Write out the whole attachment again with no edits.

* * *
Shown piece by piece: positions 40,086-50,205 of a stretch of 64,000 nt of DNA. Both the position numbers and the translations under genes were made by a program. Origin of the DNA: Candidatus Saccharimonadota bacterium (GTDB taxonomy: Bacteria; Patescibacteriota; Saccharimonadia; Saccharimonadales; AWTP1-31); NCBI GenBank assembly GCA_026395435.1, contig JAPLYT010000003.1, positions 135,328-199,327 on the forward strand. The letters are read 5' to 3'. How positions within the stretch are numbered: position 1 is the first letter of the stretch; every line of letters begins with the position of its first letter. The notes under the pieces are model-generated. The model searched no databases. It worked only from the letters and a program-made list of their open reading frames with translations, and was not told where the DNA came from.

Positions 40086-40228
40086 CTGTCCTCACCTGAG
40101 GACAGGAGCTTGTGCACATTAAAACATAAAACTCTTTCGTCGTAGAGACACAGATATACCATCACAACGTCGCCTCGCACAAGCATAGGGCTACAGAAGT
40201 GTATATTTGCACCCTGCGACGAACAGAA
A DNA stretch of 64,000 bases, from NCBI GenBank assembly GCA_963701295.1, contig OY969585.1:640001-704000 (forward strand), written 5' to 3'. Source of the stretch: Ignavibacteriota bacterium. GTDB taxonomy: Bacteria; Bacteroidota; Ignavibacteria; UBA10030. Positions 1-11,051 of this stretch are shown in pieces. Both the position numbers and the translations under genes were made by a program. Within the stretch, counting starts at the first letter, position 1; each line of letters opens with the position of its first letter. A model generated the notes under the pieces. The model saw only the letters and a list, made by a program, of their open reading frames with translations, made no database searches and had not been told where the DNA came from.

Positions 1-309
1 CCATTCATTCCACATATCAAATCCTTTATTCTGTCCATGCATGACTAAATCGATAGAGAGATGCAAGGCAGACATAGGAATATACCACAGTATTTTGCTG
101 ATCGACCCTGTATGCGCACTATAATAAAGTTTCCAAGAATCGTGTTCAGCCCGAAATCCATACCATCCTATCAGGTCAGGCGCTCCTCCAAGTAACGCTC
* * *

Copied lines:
Shown piece by piece: positions 40,086-50,205 of a stretch of 64,000 nt of DNA. Both the position numbers and the translations under genes were made by a program. Origin of the DNA: Candidatus Saccharimonadota bacterium (GTDB taxonomy: Bacteria; Patescibacteriota; Saccharimonadia; Saccharimonadales; AWTP1-31); NCBI GenBank assembly GCA_026395435.1, contig JAPLYT010000003.1, positions 135,328-199,327 on the forward strand. The letters are read 5' to 3'. How positions within the stretch are numbered: position 1 is the first letter of the stretch; every line of letters begins with the position of its first letter. The notes under the pieces are model-generated. The model searched no databases. It worked only from the letters and a program-made list of their open reading frames with translations, and was not told where the DNA came from.

Positions 40086-40228
40086 CTGTCCTCACCTGAG
40101 GACAGGAGCTTGTGCACATTAAAACATAAAACTCTTTCGTCGTAGAGACACAGATATACCATCACAACGTCGCCTCGCACAAGCATAGGGCTACAGAAGT
40201 GTATATTTGCACCCTGCGACGAACAGAA
A DNA stretch of 64,000 bases, from NCBI GenBank assembly GCA_963701295.1, contig OY969585.1:640001-704000 (forward strand), written 5' to 3'. Source of the stretch: Ignavibacteriota bacterium. GTDB taxonomy: Bacteria; Bacteroidota; Ignavibacteria; UBA10030. Positions 1-11,051 of this stretch are shown in pieces. Both the position numbers and the translations under genes were made by a program. Within the stretch, counting starts at the first letter, position 1; each line of letters opens with the position of its first letter. A model generated the notes under the pieces. The model saw only the letters and a list, made by a program, of their open reading frames with translations, made no database searches and had not been told where the DNA came from.

Positions 1-309
1 CCATTCATTCCACATATCAAATCCTTTATTCTGTCCATGCATGACTAAATCGATAGAGAGATGCAAGGCAGACATAGGAATATACCACAGTATTTTGCTG
101 ATCGACCCTGTATGCGCACTATAATAAAGTTTCCAAGAATCGTGTTCAGCCCGAAATCCATACCATCCTATCAGGTCAGGCGCTCCTCCAAGTAACGCTC